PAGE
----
Quantcast
  • Register
PhysicsOverflow is a next-generation academic platform for physicists and astronomers, including a community peer review system and a postgraduate-level discussion forum analogous to MathOverflow.

Welcome to PhysicsOverflow! PhysicsOverflow is an open platform for community peer review and graduate-level Physics discussion.

Please help promote PhysicsOverflow ads elsewhere if you like it.

News

New printer friendly PO pages!

Migration to Bielefeld University was successful!

Please vote for this year's PhysicsOverflow ads!

Please do help out in categorising submissions. Submit a paper to PhysicsOverflow!

... see more

Tools for paper authors

Submit paper
Claim Paper Authorship

Tools for SE users

Search User
Reclaim SE Account
Request Account Merger
Nativise imported posts
Claim post (deleted users)
Import SE post

Users whose questions have been imported from Physics Stack Exchange, Theoretical Physics Stack Exchange, or any other Stack Exchange site are kindly requested to reclaim their account and not to register as a new user.

Public \(\beta\) tools

Report a bug with a feature
Request a new functionality
404 page design
Send feedback

Attributions

(propose a free ad)

Site Statistics

180 submissions , 140 unreviewed
4,598 questions , 1,850 unanswered
5,209 answers , 22,242 comments
1,470 users with positive rep
729 active unimported users
More ...

  What metric do you use to model a Galaxy

+ 4 like - 0 dislike
297 views

I'm not an expert in GR, I'd like to if there is a standard practice in using a particular metric to model an isolated rotating Galaxy. I thought about Kerr-Newmann metric but I guess is not the standard practice. I guess is common practice to use Newton + a correction term, but in that case I'd like to know what term is it and where is comes from. Can someone help me with some references?

Thank you  

asked Mar 16, 2019 in Astronomy by Dac0 (20 points) [ no revision ]

It wouldn't make sence to model a galaxy with GR, that would use a lot of computer ressources and you wouldn't notice the difference to Newton since the field is weak and the velocities are slow compared to the speed of light. I would use the Newtonian field of a disk with variable density and a bulge, see http://notizblock.yukterez.net/viewtopic.php?t=120 for the equations.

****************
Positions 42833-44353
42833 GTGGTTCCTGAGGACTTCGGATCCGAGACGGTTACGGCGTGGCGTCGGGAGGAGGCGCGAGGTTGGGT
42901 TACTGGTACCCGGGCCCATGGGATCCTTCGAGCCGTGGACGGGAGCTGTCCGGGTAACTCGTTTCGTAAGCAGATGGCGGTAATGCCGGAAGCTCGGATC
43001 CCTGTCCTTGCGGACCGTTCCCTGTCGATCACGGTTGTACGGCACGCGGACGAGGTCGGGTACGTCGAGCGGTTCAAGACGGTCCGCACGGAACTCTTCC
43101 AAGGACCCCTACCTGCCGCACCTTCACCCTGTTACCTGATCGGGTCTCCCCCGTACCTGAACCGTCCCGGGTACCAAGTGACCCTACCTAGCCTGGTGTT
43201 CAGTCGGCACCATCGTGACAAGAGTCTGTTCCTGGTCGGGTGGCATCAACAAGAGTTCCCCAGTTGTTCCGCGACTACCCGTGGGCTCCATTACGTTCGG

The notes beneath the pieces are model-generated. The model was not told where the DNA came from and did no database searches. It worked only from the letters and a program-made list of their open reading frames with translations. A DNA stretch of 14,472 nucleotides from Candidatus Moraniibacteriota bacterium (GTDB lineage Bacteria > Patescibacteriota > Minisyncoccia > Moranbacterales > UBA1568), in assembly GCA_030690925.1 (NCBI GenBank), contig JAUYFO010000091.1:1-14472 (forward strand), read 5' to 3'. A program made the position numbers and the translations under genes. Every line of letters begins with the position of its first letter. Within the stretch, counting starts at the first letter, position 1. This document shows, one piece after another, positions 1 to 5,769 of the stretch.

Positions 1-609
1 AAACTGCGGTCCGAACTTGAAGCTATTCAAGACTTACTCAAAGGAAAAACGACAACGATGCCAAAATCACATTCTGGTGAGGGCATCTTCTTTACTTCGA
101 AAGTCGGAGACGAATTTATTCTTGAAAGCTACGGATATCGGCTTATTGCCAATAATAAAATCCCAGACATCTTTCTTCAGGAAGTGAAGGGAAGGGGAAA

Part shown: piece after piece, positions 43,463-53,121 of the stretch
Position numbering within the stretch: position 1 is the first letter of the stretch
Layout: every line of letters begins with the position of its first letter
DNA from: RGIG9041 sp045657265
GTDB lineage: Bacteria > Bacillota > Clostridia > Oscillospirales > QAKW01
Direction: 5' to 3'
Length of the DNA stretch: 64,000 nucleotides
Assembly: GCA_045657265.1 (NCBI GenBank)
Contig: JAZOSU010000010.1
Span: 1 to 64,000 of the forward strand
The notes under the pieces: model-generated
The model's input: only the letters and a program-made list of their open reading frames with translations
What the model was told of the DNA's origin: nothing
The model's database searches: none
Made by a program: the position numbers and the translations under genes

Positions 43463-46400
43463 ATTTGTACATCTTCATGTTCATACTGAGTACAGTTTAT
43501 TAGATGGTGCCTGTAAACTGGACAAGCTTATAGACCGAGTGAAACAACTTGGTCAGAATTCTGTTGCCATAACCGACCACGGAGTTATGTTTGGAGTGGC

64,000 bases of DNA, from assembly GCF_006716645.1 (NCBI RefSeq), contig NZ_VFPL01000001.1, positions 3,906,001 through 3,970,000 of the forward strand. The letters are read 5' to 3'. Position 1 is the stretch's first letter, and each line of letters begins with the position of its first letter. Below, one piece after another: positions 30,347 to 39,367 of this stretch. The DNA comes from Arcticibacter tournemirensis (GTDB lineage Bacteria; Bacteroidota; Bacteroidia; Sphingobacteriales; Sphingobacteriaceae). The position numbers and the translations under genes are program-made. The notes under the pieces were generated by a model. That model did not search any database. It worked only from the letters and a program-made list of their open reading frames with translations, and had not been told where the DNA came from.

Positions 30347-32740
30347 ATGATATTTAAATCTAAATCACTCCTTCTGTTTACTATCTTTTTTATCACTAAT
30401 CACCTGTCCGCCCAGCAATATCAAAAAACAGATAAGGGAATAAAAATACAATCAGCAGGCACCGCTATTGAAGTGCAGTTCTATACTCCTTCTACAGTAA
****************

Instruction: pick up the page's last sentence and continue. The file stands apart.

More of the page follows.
1 Answer

+ 4 like - 0 dislike

This depends on what do you need it for. You have to answer question such as

  1. Do you want to describe motion at non-relativistic velocities near the galaxy?
  2. Does the motion occur inside the galaxy or outside?
  3. What do you assume about the morphology of the galaxy? (What type of Galaxy is it?)

If the answer to 1. is yes, you can typically use the metric in the Newtonian limit, i.e.

$$ds^2 = -(1 + 2 \Phi) dt^2 + (1 - 2 \Phi)(dx^2 + dy^2 + dz^2)$$

where $\Phi$ is the Newtonian potential sourced by the galactic matter. Now you "just" need to find the right $\Phi$. The answer depends a lot on questions 2. and 3. For instance, an almost spherically symmetric galaxy can be modeled by a spherically symmetric potential that is given simply by $\Phi = -GM(r)/r$, where $M(r)$ is the mass enclosed in the radius $r$. On the other hand, the outside potential of a flattened, almost axially symmetric galaxy can be modeled by potentials such as the Vinti potential or generally a multipolar expansion.

answered Mar 17, 2019 by Void (1,645 points) [ revision history ]

Thank you Void. I think I got the idea and I would upvote your answer if I could... Unfortunately it seems I'm not yet able to vote :(

Your answer

Please use answers only to (at least partly) answer questions. To comment, discuss, or ask for clarification, leave a comment instead.
To mask links under text, please type your text, highlight it, and click the "link" button. You can then enter your link URL.
Please consult the FAQ for as to how to format your post.
This is the answer box; if you want to write a comment instead, please use the 'add comment' button.
Live preview (may slow down editor)   Preview
Your name to display (optional):
Privacy: Your email address will only be used for sending these notifications.
Anti-spam verification:
If you are a human please identify the position of the character covered by the symbol $\varnothing$ in the following word:
p$\varnothing$ysicsOverflow
Then drag the red bullet below over the corresponding character of our banner. When you drop it there, the bullet changes to green (on slow internet connections after a few seconds).
To avoid this verification in future, please log in or register.




user contributions licensed under cc by-sa 3.0 with attribution required

Your rights
...